Singapore Airlines half-year profit down 55.5 percent
SINGAPORE: Singapore Airlines said its half-year net profit plunged 55.5 percent, weighed by heavy losses in budget carrier affiliate Tiger Airways, and warned of a challenging outlook despite falling fuel prices.
The flag-carrier, considered a bellwether for the industry, in a statement said net profit for the six months to September 30 fell to Sg$125.7 million ($100.54 million) from Sg$282.4 million a year ago.
Net profit in the second financial quarter to September tumbled 43.4 percent to Sg$90.9 million in the same period the year before.
“The share of results of associated companies fell Sg$154 million, largely attributable to the group’s share of Tiger Airways’ loss,” SIA said.
Tiger Airways on October 16 reported a Sg$182 million net loss in the fiscal second quarter, compared with a net profit of Sg$24 million in the same period last year.
The budget carrier is struggling to survive after its strategy to expand its brand to Australia, Indonesia and the Philippines failed.
SIA said it will raise its interest in Tiger Airways to up to 56 percent from 40 percent currently.
SIA said total group revenue was down 2.0 percent to Sg$7.59 billion in the six months to September owing to “lower incidental revenue” including from the expiry of aircraft leases to Royal Brunei Airlines.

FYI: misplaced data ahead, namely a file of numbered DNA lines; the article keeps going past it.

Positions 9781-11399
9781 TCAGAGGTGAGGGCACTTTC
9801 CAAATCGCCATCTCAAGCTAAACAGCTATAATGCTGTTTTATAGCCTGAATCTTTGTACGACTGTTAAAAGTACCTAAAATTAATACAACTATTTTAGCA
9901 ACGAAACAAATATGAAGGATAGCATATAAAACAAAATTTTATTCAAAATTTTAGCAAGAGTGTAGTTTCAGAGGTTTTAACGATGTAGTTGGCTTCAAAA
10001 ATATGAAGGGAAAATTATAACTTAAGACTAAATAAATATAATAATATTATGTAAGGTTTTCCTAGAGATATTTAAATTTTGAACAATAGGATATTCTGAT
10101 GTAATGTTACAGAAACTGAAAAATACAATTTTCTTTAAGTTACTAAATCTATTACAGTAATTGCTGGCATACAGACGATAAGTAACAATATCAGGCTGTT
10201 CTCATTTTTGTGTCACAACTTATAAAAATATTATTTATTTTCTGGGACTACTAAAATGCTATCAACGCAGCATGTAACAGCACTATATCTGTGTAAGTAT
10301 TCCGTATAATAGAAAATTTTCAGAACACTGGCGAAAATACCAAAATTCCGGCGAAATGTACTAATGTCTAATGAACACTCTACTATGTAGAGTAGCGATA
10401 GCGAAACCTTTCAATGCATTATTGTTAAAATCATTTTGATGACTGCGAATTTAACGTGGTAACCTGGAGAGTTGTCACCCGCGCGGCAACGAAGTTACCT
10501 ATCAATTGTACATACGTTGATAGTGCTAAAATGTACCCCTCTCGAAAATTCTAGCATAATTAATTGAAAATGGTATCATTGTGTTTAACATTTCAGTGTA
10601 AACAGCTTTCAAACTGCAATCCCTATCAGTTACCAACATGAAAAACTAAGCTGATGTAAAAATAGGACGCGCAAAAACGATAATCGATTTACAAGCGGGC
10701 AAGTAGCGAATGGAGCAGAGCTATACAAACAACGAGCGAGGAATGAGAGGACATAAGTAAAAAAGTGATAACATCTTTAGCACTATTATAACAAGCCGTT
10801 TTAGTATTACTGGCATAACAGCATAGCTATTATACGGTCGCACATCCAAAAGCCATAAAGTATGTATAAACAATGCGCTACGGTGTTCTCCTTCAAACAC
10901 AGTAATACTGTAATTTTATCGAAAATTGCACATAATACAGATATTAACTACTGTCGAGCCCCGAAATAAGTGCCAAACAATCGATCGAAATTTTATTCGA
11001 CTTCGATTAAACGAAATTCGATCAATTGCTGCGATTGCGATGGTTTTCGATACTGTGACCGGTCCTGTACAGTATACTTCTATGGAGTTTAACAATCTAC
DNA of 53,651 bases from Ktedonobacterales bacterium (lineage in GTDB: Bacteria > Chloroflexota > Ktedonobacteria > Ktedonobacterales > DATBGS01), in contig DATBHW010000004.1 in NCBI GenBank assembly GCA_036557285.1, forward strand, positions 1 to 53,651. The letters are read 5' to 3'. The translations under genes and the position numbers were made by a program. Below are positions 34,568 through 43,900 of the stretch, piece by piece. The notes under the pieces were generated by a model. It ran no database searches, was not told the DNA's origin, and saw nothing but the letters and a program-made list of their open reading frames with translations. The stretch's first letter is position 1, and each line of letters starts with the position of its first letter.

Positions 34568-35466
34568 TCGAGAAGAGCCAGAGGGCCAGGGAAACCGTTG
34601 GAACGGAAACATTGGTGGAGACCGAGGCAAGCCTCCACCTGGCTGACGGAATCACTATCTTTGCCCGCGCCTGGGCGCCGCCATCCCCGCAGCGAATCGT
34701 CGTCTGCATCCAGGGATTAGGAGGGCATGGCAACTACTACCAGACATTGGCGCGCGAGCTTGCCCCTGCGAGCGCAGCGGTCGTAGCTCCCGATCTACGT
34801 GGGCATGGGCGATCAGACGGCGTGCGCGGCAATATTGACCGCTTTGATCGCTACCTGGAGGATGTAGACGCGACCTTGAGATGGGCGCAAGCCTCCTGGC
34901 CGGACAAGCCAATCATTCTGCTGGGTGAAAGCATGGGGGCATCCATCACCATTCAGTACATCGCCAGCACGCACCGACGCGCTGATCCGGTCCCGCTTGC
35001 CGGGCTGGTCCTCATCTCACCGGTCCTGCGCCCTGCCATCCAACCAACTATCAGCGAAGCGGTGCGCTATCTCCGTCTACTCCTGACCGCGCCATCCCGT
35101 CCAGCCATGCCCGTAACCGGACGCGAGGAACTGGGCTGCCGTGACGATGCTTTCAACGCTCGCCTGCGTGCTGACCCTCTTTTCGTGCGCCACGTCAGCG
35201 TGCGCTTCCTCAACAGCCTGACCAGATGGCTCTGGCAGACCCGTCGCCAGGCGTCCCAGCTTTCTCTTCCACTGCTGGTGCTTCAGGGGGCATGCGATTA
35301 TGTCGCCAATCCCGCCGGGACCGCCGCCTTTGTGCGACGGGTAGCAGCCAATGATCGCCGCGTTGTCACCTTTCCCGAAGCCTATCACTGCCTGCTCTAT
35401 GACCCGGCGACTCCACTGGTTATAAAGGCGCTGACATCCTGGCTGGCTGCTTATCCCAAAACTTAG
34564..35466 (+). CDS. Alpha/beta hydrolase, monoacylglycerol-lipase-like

The carrier said it is increasing capacity to Auckland, Melbourne, Sydney, Brisbane and Christchurch to cater to peak period demand in the summer months of the southern hemisphere.
Still “the operating landscape for the airline industry remains competitive and challenging, as an uncertain global economic climate and geopolitical concerns persist,” said the airline, which is facing stiff competition from Middle East carriers.
“Demand is generally flat, and yields will remain under pressure amid intense competition from other airlines and promotional activities in weaker markets,” it added.
The airline said there had been “a reprieve from cost pressures arising from the decline in fuel prices in recent months”.
Crude oil prices are trading near four-year lows amid amid a glut in global supply and price cuts by top global producer Saudi Arabia.
However, SIA said there is concern that the oil price decline is an indication of a slowdown in major global economies which could ultimately hurt travel demand and affect the airline industry.
SIA currently has a fleet of 105 passenger aircraft, including 19 Airbus A380 superjumbos. Its network, along with regional wing SilkAir, plies 99 cities in 35 countries.
The International Air Transport Association on Tuesday trimmed its forecast for airline profits this year to $18.0 billion from $18.7 billion.